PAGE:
Let's Get Encoders Worky !

Ahoy !   

I'm going to implement some form of Encoders for the RoboClaw service and I'd like to align with previous work and future plans.

Doing a quick google https://www.google.com/search?q=myrobotlab+encoder 

And of course the always useful Wikipedia page - https://en.wikipedia.org/wiki/Rotary_encoder 

There are a gazillion ways to implement an encoder - magnetic, optical, even mechanical switches.

But most implementation typically fall into only a couple of categories :  Absolute & Relative

The Motor & Servo interface vary a little - 
Servo's use moveTo(pos) - while Motors use move(duty)
with encoders potentially Motors can start using the moveTo(pos) too.

I know DiyServo was basically an implementation of this - it would be nice to know the successful parts and the problems so far (if any)


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Ray.Edgley's picture

Motor Positioning Systems.

The use of a Proportional Integral Derivative (PID) control loop to control the speed of a motor has been around for a long time, and there is a very good implementation of the PID and multiple PID service in MRL.

Positioning of a motor that takes tie to travel, is a bit more of a problem.

Most people attempt to use the PID loop to set the position of the motor with result that  vary from barely acceptable to disastrous.

The reason for this is there is really two problems to be solved and most people attempt to solve it in one step.

First is the distance the motor is from the desired  position the current position is.

The second is how fast is the motor going to travel to get there.

Knowing where the motor output position is, is the domain of the encoder, be that an absolute encoder, a pot or an indexed quadrature counter.

Once the position error is known, we need to set a motor speed to get to the position.
Most will use this error amount to set the power being sent to the motor, this is a bad method as it is not taking into account any variation in load on the motor or what the actual speed is. at the very least it will result in under shoot, or potentially over shoot.  When there is a lot of under shoot, most people add some integral to the equation and that will result in over shoot, especially if the distance traveled is large. this is also know as integral wind up.

What we need to do is control the speed of the motor as a separate function, this means using our encoder to determine not only the current position, but also the speed of the motor.

That was the positioning system can request the motor run at a set speed and a PID loop can be used to control the power to the motor to archive a speed.  If the motor is running too slow, it would increase the power, if the motor is two fast, it would reduce the power or even reverse the power to the motor to act as a break.

Since the output speed can be archived in a relatively short time, the PID loop is ideally suited to this application. For the positioning loop, a simple proportional loop with a maximum output is best suited.

In any case the positioning encoder needs to return two values:
1) The current position.
2) the rate of change of position, or speed and direction.

Any encoder service we create must return both of these values.

 

GroG's picture

Wow .. Perfect !   Thanks so

Wow .. Perfect !   Thanks so much Ray, this was enlightening and so very useful.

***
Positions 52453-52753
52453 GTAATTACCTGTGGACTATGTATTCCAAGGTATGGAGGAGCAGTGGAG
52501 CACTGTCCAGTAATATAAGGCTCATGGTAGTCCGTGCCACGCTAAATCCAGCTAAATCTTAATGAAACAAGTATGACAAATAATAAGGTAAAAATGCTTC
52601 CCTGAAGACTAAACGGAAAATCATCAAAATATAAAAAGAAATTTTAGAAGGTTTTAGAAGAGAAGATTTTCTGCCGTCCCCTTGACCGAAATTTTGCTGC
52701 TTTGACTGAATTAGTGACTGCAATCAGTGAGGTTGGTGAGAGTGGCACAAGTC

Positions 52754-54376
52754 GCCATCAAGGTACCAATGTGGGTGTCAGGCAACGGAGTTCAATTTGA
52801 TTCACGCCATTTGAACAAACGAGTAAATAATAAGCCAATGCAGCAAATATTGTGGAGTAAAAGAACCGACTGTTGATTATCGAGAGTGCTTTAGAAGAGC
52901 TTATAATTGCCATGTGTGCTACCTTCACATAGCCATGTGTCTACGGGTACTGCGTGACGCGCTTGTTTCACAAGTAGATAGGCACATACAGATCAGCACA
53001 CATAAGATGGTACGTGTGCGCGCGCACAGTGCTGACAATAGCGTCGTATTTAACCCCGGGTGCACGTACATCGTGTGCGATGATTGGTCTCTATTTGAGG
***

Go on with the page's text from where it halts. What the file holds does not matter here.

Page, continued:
Ok, check - EncoderData will return

  • source (what service it came from)
  • position (relative or absolute)
  • speed + direction 

And what you say about "separate" problems makes sense.

I'm still unsure if Encoder is going to be a "service" or just and interface and data definition between services.
At the moment I'm thinking more of a data interface between Motor and its MotorController (subject to change).

Another nuance to consider when trying to accomidate more than just one system, is where the PID is calculated.  Roboclaw has the ability to manage speed and calculate the pid "onboard" - while other systems where the encoder & pid is not part of the controller the PID must be calculated & speed maintained by mrl.  

I'm glad you brought up the point regarding speed vs position and will look into those details when I begin implementing  an "offboard" implementation.

For the first pass, I'll attempt to utilize Roboclaw's capabilities, but in the back of my head I'll try to plan for other motorcontrollers.

RC's interface does not "stream" encoder data - (most likely, because of the afformentioned fact of their system handling the pid)  - and you must request to "read" it "on demand".  

To begin to get the responsive UI data which approaches Ion Studio - I've got to start a thread which continually "polls" the encoder data.

This is my next task.

Ray.Edgley's picture

update rate counts

Hello Grog,

this link is to the source code for a dual motor controller I created using an Arduino Nano.

https://github.com/Cyber-One/Small_Projects/tree/master/I2C_Dual_Motor_Controller

This is a fast running dual PID loop setup with a very fast update rate.

One of the things I found with positioning systems, is the speed of the controller reaction can be critical.

https://youtu.be/3vIJzb_Ovzk

<iframe width="560" height="315" src="https://www.youtube.com/embed/3vIJzb_Ovzk" frameborder="0" allow="autoplay; encrypted-media" allowfullscreen></iframe>

You may note that during the demo, the position was set and the controller was allowed to settel so as to show the speed it ran to the target and stopped at the target position.  The encoder in this case was a pot.

Most likely why systems such as the roboclaw and the sabertooth work so well is they are a high speed stand alone system.  Un fortunately they are also expensive.